We were worried about it. Gil was worried about misrepresenting Native Americans. It was anxiety but it was very important for me that we looked at the problem in the eye and dealt with it honestly and open-heartedly and so we didn’t shy away from it. We went there with it. I think what’s really interesting about it is that on the surface of it, it feels very un-politically correct as you said, and then you start to see that it’s a two-way relationship and there’s an element of humor there and an awful lot of affection. Both sets of partners or brothers in the film have this strange way of expressing affection which is very male, they do it in teasing, they do it in antagonism but underneath it all, it’s a kind of love. That’s one of the things I think is really interesting about all of those relationships.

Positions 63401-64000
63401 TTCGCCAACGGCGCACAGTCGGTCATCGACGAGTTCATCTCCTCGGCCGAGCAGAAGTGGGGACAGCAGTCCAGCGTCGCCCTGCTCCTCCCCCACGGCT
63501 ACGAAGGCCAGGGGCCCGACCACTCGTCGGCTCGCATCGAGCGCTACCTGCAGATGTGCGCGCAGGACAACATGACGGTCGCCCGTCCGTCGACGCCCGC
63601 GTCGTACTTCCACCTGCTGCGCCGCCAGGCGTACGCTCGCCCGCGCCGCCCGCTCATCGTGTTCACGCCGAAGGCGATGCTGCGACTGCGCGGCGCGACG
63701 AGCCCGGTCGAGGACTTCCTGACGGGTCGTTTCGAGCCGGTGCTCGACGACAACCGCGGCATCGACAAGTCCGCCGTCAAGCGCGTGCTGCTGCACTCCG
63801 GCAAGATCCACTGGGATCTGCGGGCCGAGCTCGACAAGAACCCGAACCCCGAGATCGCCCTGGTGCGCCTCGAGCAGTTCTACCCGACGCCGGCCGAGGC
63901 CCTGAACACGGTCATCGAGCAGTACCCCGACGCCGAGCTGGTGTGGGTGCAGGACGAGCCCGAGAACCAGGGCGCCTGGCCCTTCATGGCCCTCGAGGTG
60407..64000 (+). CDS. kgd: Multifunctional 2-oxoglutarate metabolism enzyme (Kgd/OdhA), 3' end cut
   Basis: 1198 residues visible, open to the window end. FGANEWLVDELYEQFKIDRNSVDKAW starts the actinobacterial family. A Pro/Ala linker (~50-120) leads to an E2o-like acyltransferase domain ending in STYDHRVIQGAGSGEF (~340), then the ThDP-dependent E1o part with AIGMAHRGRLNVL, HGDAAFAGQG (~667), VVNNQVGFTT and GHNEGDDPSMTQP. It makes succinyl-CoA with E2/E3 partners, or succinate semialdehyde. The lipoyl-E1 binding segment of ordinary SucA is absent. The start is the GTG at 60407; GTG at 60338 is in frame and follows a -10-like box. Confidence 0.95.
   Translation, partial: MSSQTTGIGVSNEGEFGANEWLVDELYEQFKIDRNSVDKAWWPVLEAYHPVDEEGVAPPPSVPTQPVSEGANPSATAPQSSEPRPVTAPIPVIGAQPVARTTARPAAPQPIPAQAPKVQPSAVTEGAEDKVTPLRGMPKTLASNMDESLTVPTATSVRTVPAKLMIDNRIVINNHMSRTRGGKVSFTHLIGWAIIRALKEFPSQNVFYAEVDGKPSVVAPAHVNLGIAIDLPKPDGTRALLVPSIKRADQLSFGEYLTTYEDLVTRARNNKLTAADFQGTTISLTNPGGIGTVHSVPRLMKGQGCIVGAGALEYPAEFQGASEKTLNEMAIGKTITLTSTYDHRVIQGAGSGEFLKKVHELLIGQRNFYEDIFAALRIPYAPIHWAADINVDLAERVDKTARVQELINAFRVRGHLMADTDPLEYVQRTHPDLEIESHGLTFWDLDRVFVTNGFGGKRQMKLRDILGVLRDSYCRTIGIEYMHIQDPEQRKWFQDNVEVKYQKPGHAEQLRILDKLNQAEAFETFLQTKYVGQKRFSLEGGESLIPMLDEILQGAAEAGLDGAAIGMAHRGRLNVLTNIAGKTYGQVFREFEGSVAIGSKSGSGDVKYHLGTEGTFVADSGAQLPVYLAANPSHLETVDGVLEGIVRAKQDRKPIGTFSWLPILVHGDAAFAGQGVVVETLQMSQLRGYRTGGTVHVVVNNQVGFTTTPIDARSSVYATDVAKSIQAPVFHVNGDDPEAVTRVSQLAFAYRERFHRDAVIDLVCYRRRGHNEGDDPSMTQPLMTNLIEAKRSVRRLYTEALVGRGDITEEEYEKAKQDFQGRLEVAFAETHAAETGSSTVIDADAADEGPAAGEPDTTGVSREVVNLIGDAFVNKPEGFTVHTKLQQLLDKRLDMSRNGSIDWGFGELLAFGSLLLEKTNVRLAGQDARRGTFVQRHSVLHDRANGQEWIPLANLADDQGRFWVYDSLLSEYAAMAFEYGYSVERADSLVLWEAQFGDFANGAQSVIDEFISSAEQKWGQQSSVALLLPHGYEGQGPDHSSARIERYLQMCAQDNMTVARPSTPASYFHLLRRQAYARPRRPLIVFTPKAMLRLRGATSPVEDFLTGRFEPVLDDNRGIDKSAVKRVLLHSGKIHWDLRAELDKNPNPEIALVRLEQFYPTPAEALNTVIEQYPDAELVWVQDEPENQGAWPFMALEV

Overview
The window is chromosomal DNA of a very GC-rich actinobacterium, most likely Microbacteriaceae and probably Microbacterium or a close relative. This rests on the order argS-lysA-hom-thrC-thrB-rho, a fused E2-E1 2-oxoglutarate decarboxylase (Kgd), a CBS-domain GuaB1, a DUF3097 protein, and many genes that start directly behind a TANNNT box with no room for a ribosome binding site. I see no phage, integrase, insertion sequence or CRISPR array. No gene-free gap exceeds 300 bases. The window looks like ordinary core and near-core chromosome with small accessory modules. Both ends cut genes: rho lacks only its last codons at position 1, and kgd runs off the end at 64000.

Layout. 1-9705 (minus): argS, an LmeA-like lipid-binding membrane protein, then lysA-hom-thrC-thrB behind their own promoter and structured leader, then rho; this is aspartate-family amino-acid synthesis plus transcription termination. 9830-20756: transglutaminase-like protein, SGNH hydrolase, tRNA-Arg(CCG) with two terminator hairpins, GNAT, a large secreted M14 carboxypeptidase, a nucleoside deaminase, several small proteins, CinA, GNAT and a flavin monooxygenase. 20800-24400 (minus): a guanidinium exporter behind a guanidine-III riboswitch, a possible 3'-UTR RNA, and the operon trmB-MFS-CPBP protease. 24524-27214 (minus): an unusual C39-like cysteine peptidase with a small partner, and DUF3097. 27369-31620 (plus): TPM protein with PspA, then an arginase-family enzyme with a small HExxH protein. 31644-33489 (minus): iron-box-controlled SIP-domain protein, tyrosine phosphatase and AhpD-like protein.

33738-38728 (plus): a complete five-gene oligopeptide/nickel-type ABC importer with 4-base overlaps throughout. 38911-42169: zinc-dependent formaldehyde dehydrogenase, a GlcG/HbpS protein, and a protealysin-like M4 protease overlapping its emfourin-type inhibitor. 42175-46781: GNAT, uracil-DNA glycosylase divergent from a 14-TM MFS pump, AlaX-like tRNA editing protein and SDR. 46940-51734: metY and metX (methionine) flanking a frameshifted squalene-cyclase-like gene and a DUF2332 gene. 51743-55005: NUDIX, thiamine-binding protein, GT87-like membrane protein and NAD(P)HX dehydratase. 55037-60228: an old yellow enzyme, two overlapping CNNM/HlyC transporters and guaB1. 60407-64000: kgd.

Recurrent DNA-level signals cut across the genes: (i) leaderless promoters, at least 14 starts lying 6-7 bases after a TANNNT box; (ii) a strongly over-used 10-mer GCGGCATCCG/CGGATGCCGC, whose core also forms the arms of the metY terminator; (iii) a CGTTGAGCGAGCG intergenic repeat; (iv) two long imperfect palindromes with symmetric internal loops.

This has become “the little movie that could” this year. It’s a film that got out there, it got great word of mouth and buzz, people seeing it and and loving it and telling their friends to go see it. Do you find it encouraging that a film like this can elbow its way into the public consciousness among all the franchises and tentpoles?

I was delighted by the fact that it has touched people and yeah, it’s very encouraging. I’m a huge fan of the American films from the 1970s, before the event movie came along and obliterated the soulful, character-based, realist, interesting movies, and this is tapping into that source, in a way. I’m delighted at the possibility to make these kinds of movies and for them to find an audience.

Hell or High Water is out on Blu-ray and DVD today (November 22).